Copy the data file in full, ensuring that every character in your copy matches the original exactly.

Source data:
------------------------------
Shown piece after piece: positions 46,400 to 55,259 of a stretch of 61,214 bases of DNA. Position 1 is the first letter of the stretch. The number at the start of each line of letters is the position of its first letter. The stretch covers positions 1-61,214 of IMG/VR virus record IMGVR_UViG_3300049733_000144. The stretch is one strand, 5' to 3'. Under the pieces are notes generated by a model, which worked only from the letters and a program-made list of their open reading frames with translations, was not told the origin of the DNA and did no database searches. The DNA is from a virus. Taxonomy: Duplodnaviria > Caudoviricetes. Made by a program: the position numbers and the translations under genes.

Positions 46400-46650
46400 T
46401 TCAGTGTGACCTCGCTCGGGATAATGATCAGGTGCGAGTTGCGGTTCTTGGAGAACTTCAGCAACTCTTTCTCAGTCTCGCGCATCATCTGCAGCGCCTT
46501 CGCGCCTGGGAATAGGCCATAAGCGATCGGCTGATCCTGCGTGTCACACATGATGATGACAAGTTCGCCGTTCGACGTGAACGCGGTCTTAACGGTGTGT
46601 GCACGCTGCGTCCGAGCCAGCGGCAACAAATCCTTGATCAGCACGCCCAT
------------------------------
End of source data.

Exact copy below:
Shown piece after piece: positions 46,400 to 55,259 of a stretch of 61,214 bases of DNA. Position 1 is the first letter of the stretch. The number at the start of each line of letters is the position of its first letter. The stretch covers positions 1-61,214 of IMG/VR virus record IMGVR_UViG_3300049733_000144. The stretch is one strand, 5' to 3'. Under the pieces are notes generated by a model, which worked only from the letters and a program-made list of their open reading frames with translations, was not told the origin of the DNA and did no database searches. The DNA is from a virus. Taxonomy: Duplodnaviria > Caudoviricetes. Made by a program: the position numbers and the translations under genes.

Positions 46400-46650
46400 T
46401 TCAGTGTGACCTCGCTCGGGATAATGATCAGGTGCGAGTTGCGGTTCTTGGAGAACTTCAGCAACTCTTTCTCAGTCTCGCGCATCATCTGCAGCGCCTT
46501 CGCGCCTGGGAATAGGCCATAAGCGATCGGCTGATCCTGCGTGTCACACATGATGATGACAAGTTCGCCGTTCGACGTGAACGCGGTCTTAACGGTGTGT
46601 GCACGCTGCGTCCGAGCCAGCGGCAACAAATCCTTGATCAGCACGCCCAT